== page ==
As N.Y. Fashion Week Nears, Designer Anxiety Rises

For many American designers, the collections they will present at New York Fashion Week will determine whether they will be around for fall.

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Designers said early reports of fall selling at retail show activity, which gives them an inkling of optimism that was unthinkable just a few weeks ago. In addition, resort bookings were generally higher than expected.

“Over the last couple of months, we have become more optimistic,” said Jack McCollough, who designs the Proenza Schouler label with Lazaro Hernandez. “We were preparing for the worst, but things are picking up for us. Pre-fall is in the stores right now, and it’s had some of the best sell-throughs we have actually ever had. Also, the stock market has been up, and that is always a good precursor of what the economy is going to do. That has given us a big amount of encouragement leading up to spring sales.”

Hernandez added, “I feel the economy has bottomed out in a way. The freak-out has happened, and while things are not back to what they used to be, perhaps they were inflated in a way. Perhaps this is a correction of sorts.”

Indeed, it may not be the free spending, pre-recession customer, but the prospect of a new season is lifting spirits in showrooms across the city.

“Last fall, people still didn’t know where things were going, and after the shows, everything collapsed,” Derek Lam said. “I am optimistic because there is such a feeling of change in the air, from the new administration and the progress that has been happening, and the feeling that we are slowly coming out of the recession — one that could have been worse.”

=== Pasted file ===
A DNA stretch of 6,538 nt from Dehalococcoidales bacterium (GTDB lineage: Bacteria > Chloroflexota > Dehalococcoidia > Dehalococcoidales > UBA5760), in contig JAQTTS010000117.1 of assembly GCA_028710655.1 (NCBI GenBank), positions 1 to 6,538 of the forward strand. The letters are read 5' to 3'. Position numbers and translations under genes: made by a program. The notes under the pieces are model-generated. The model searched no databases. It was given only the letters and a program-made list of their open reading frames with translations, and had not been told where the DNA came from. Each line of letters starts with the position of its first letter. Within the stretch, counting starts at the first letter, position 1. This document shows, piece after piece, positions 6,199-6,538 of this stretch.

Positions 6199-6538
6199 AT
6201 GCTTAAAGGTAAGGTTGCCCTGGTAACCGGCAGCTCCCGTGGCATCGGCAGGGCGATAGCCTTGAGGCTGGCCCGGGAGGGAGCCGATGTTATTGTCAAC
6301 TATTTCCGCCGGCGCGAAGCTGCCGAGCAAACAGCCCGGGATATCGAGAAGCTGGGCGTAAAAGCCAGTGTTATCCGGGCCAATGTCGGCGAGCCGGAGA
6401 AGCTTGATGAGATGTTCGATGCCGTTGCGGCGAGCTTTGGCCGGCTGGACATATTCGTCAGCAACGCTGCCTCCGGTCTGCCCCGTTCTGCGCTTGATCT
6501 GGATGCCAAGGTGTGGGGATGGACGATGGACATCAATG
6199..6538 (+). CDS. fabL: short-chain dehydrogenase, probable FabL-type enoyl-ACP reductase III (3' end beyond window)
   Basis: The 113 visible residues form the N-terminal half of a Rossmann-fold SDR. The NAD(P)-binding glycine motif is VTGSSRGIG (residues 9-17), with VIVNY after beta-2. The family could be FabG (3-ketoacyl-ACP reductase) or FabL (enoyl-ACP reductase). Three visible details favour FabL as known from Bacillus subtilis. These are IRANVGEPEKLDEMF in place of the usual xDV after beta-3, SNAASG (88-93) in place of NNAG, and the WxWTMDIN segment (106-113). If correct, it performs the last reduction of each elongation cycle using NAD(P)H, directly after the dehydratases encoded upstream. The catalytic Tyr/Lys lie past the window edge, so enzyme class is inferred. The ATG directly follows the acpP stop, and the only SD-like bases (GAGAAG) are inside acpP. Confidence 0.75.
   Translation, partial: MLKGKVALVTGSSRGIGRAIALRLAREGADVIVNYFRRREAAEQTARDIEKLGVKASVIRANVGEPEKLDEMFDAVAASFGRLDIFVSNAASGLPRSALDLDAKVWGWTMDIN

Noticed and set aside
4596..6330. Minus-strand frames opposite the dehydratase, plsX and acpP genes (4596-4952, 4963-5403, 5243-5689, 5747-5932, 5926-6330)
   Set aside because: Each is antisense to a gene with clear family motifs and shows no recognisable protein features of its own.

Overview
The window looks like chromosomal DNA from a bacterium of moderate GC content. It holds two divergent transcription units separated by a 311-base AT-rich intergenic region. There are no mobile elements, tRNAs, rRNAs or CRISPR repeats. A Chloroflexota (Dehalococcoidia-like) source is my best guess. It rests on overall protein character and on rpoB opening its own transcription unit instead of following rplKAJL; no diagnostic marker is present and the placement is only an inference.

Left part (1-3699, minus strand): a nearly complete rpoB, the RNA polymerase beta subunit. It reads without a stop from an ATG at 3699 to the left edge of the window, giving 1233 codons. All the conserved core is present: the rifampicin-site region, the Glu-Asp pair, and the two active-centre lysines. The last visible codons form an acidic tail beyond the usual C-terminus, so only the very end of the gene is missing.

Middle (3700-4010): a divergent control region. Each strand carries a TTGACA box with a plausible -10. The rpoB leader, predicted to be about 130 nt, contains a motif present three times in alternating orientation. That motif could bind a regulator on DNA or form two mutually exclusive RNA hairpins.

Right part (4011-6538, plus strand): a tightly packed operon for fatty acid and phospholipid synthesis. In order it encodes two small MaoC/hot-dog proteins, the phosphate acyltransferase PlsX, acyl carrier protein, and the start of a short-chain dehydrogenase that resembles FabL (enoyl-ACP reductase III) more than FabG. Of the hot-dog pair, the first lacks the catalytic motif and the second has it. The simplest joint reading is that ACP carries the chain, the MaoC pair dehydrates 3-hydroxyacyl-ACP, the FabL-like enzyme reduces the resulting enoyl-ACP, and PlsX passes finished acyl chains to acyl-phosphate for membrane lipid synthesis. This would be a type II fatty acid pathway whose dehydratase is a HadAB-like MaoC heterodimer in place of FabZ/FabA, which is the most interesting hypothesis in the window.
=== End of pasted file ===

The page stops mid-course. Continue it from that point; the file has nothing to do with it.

Chris Benz concurred. “I think it is better now than six months ago. People were really startled for a while and with the change in season, and the holidays coming up, people will hopefully feel like getting out and seeing new things.”

Designers are coping with the economic realities in different ways. Some have said they are designing each piece as if it would stand on its own. Others are tightly editing their collections or broadening their price points.

Zac Posen, known for his large scale, celebrity-filled runway shows, decided to present his clothes in a smaller setting this season with just 400 invited guests. He said his aim is to focus on the clothes.

“We were in such a large brand building model, doing these large show with very little means and budgets, and creating that dream,” Posen said. “Now it’s really about focusing back to the craft and form and function.”

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